However, there is one objective fact that the Leonardo writers get very badly wrong, and it taints what is otherwise a very enjoyable show. They portray the young Leonardo as what can only be described as a nerd who has difficulty communicating with people and deep psychological issues. From there he develops into the traditional lonely tortured artist.
Our sources tell us the complete opposite. In addition to a list of talents that would make anyone envious, Leonardo was blessed with the gift of charm. Well adjusted, an outstanding musician (of course), kind, generous, and fond of jokes, he was apparently very good company. No wonder almost everyone seems to have loved him - from his Royal and noble patrons, through fellow artists and intellectuals who became close friends, to devoted assistants who stayed with him for decades.
So it is odd that the Leonardo of Leonardo actually seems to have more in common with the historical Michelangelo Buonarroti, his great rival, fellow Florentine genius, and direct opposite in so many respects. Curiously, Michelangelo is portrayed in Leonardo as being very sociable. The real Michelangelo did indeed develop his own circle of friends and admirers, but even they seem to have accepted that his artistic temperament could sometimes make him difficult.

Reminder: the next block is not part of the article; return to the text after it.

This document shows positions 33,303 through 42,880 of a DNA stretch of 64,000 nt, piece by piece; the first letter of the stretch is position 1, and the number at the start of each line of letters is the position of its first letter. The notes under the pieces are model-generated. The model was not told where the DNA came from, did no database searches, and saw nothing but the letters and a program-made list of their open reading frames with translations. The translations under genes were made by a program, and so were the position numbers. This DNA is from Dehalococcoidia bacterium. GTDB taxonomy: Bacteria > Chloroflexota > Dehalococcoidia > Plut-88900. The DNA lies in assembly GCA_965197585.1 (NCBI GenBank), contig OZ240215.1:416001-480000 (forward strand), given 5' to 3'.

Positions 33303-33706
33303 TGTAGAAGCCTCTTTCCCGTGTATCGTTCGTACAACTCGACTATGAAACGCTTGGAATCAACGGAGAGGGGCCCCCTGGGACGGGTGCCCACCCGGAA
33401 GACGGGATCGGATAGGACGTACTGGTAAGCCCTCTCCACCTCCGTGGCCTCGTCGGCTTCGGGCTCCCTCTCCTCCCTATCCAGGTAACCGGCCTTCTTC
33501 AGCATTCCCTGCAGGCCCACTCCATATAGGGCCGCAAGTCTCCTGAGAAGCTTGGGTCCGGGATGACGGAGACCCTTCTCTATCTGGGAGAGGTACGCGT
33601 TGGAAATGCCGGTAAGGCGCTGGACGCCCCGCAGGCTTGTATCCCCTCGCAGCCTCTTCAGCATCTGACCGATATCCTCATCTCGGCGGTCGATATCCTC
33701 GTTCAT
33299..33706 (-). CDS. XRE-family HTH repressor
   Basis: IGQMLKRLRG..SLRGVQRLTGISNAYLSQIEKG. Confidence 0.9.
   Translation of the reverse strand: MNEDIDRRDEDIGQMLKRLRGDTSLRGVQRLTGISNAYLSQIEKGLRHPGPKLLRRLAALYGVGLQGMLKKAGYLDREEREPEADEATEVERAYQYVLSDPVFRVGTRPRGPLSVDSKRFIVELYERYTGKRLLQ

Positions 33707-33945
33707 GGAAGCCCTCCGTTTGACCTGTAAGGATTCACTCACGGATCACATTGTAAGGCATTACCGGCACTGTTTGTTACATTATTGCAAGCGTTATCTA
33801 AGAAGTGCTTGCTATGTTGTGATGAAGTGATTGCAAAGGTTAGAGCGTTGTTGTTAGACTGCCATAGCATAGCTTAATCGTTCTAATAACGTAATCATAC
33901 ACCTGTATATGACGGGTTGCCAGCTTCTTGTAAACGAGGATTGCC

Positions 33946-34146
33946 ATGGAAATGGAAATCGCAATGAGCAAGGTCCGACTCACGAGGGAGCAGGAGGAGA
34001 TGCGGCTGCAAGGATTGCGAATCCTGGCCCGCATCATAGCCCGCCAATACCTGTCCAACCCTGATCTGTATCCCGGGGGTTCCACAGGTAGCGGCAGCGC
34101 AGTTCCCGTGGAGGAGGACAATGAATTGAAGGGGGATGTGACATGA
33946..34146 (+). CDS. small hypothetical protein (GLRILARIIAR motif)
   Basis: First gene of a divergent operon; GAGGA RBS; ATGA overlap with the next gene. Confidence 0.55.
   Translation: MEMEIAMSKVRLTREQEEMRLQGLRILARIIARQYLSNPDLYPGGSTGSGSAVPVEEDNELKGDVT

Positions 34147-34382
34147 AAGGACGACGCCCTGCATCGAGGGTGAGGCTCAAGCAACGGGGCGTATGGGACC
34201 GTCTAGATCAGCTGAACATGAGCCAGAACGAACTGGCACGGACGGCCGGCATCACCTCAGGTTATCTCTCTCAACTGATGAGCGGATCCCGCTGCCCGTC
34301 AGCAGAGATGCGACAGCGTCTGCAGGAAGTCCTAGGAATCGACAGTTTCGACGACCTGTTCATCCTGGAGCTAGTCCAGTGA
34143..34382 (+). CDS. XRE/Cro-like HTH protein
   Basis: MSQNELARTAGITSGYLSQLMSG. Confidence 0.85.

This inaccurate portrait of Leonardo rather undermines the historical biography aspect of the production. It makes for good drama but poor history. It is a pity because Leonardo goes to a lot of trouble to get a lot of the less important details absolutely right. This is hardly a surprise because it is the work of two literate writers with strong records in historical drama, Frank Spotnitz, who developed and demonstrated a good understanding of Renaissance Italy in the superb Medici: Masters of Florence, and Steve Thompson, who wrote Vienna Blood.
As is to be expected, the influence of Medici: Masters of Florence is all over Leonardo, not just in the writing. This is undoubtedly a good thing, but the two projects are equally frustrating in that the viewer who is lured into believing that he is watching truth, and usually is, may be misled when fact shades into fiction, first into speculation and then into falsehood.